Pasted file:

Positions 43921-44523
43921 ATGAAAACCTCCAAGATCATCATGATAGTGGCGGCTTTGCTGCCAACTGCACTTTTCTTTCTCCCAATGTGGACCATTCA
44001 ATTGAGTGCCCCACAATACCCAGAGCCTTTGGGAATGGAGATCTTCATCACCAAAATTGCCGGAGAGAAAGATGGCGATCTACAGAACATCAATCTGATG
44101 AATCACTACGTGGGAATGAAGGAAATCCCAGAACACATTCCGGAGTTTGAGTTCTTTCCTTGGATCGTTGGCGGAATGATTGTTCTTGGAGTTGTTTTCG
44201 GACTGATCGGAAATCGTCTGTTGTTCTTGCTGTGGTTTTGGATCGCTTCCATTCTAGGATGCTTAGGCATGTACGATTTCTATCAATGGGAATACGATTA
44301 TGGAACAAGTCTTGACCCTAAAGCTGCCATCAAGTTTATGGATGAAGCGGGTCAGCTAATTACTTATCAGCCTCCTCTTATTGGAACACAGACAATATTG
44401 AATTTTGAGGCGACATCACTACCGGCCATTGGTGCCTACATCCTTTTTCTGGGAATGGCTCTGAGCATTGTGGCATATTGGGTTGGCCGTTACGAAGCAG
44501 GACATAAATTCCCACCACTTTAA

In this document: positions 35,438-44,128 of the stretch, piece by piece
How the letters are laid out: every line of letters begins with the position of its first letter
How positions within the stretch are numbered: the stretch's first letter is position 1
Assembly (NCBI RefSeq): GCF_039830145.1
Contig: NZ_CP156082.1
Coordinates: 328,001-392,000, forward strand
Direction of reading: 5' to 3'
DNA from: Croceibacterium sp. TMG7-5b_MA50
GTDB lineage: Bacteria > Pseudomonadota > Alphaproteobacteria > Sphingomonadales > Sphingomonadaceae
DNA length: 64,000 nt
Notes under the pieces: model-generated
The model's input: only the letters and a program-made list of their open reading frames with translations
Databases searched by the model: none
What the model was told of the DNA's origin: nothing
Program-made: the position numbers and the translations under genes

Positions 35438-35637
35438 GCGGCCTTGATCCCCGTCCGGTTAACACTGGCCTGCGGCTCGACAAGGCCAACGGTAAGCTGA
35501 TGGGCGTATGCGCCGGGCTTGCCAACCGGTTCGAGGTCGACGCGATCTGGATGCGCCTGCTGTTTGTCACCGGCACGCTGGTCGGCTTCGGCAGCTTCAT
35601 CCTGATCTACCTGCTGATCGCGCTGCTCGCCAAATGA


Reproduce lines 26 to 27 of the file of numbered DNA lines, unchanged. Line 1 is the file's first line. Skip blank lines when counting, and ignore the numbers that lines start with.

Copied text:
35501 TGGGCGTATGCGCCGGGCTTGCCAACCGGTTCGAGGTCGACGCGATCTGGATGCGCCTGCTGTTTGTCACCGGCACGCTGGTCGGCTTCGGCAGCTTCAT
35601 CCTGATCTACCTGCTGATCGCGCTGCTCGCCAAATGA